EXPLAINER: How Maine is limiting evictions, providing relief
PORTLAND, Maine (AP) — A federal freeze on most evictions enacted last year is scheduled to expire July 31, after the Biden administration extended the date by a month.
The moratorium, put in place by the Centers for Disease Control and Prevention in September, was the only tool keeping millions of tenants in their homes. Many of them lost jobs during the coronavirus pandemic and had fallen months behind on their rent.
Landlords successfully challenged the order in court, arguing they also had bills to pay. They pointed out that tenants could access more than $45 billion in federal money set aside to help pay rents and related expenses.
Advocates for tenants say the distribution of the money has been slow and that more time is needed to distribute it and repay landlords. Without an extension, they feared a spike in evictions and lawsuits seeking to boot out tenants who are behind on their rents.
As of June 7, roughly 3.2 million people in the U.S. said they face eviction in the next two months, according to the U.S. Census Bureau’s Household Pulse Survey. The survey measures the social and economic effects of the coronavirus pandemic every two weeks through online responses from a representative sample of U.S. households.
Here’s the situation in Maine:
WHAT’S THE STATUS OF EVICTION MORATORIUMS IN THE STATE?
Maine never had a moratorium on evictions at the state level. However, courts were closed early in the pandemic and that delayed most evictions except during emergency situations. Court rules banned most evictions in mid-March and those rules stayed in effect until Aug. 1, 2020. People can now be evicted for reasons other than back rent.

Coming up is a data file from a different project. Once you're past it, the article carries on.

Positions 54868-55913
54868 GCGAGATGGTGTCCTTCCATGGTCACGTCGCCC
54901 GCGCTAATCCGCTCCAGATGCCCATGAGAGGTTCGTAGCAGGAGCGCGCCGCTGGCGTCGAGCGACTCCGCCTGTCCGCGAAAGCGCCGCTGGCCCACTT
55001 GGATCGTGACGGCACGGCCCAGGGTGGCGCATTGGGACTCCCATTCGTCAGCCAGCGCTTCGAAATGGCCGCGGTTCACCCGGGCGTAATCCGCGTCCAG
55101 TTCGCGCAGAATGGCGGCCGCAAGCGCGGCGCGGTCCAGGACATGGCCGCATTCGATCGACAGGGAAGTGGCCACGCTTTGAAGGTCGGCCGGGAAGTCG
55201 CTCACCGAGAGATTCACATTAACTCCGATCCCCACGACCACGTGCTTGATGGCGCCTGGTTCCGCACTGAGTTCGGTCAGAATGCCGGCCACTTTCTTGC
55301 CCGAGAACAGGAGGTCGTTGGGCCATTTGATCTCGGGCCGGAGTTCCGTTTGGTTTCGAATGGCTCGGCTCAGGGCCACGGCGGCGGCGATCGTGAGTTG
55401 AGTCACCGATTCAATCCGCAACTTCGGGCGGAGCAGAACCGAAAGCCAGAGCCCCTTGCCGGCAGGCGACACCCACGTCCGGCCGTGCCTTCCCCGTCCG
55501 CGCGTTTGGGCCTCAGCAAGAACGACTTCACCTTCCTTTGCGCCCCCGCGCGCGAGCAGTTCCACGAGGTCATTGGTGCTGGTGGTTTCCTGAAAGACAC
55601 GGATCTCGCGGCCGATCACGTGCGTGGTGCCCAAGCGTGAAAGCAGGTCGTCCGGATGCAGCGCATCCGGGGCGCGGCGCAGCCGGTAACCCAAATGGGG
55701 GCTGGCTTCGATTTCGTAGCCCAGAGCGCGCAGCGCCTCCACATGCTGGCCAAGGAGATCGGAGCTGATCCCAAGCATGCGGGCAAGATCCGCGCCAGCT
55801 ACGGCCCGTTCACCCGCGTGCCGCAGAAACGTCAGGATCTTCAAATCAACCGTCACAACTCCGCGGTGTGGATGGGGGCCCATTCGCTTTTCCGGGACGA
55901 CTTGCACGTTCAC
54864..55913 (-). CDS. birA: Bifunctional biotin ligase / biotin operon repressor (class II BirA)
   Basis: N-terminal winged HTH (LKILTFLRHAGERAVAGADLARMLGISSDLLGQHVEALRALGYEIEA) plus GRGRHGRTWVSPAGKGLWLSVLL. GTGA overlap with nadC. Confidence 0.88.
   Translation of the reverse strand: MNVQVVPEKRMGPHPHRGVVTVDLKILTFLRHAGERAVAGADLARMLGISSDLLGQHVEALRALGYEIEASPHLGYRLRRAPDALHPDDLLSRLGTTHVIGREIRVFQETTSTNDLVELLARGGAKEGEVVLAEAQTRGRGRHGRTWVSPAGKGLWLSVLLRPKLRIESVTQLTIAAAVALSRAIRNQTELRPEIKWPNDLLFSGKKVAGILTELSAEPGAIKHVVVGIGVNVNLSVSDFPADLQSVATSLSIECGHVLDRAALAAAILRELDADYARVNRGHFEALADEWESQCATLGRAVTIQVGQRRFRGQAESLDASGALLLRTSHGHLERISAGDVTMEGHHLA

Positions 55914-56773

WHAT’S BEING DONE TO HELP PEOPLE FACING EVICTION?
There were several iterations of rent relief in Maine. Gov. Janet Mills and MaineHousing created a $5 million rent-relief program in April 2020, offering a direct payment of up to $500 paid directly to landlords for tenants meeting certain criteria. On July 30, 2020, Mills extended that program through the end of the year, providing up to $1,000 per month for tenants who meet certain income-based eligibility requirements. On Dec. 31, the rent assistance all came to an end. But it restarted on March 1 with the benefit of $200 million provided by Congress. The state is awaiting an additional $150 million in federal relief.
In Maine, the rental assistance is distributed by MaineHousing through community action programs. There have been some notable delays processing applications in some places.
HOW ARE THE COURTS HANDLING EVICTION HEARINGS?
Evictions in Maine continue to be held remotely and the state appears to have had fewer evictions than some other states. There has been no pandemic spike in evictions even though evictions are now proceeding, said Greg Payne, director of the Maine Affordable Housing Coalition. There’s no firm count on the total number of evictions during the pandemic. But Maine court data indicates there were 28% fewer eviction filings in the 2020 fiscal year compared to the previous year.
WHAT IS THE AFFORDABILITY IN THE STATE’S MAJOR RENTAL MARKETS?
Maine’s urban centers are facing a housing crunch, and some places, including Portland, have extremely tight real estate markets. The Maine Association of Realtors reports that median home values grew by double digits every month starting in July 2020. Statewide, the increase was 28% per the latest data available in May. The median value of a home in the state’s most populous county, Cumberland, was $330,00 in March 2020 and grew to $433,750 by May 2021.
ARE EVICTIONS EXPECTED TO CREATE A SURGE IN HOMELESSNESS?
It’s hard to say how much homelessness will increase in Maine. But that’s a worry and shelters have been busy during the pandemic. A bill that was just approved in the Maine Legislature requires MaineHousing to partner with Pine Tree Legal Assistance to ensure every tenant understands their rights and the eviction process and, if eligible, receives rental assistance. It also requires landlords to provide a form to tenants explaining their rights. The governor signed the bill into law.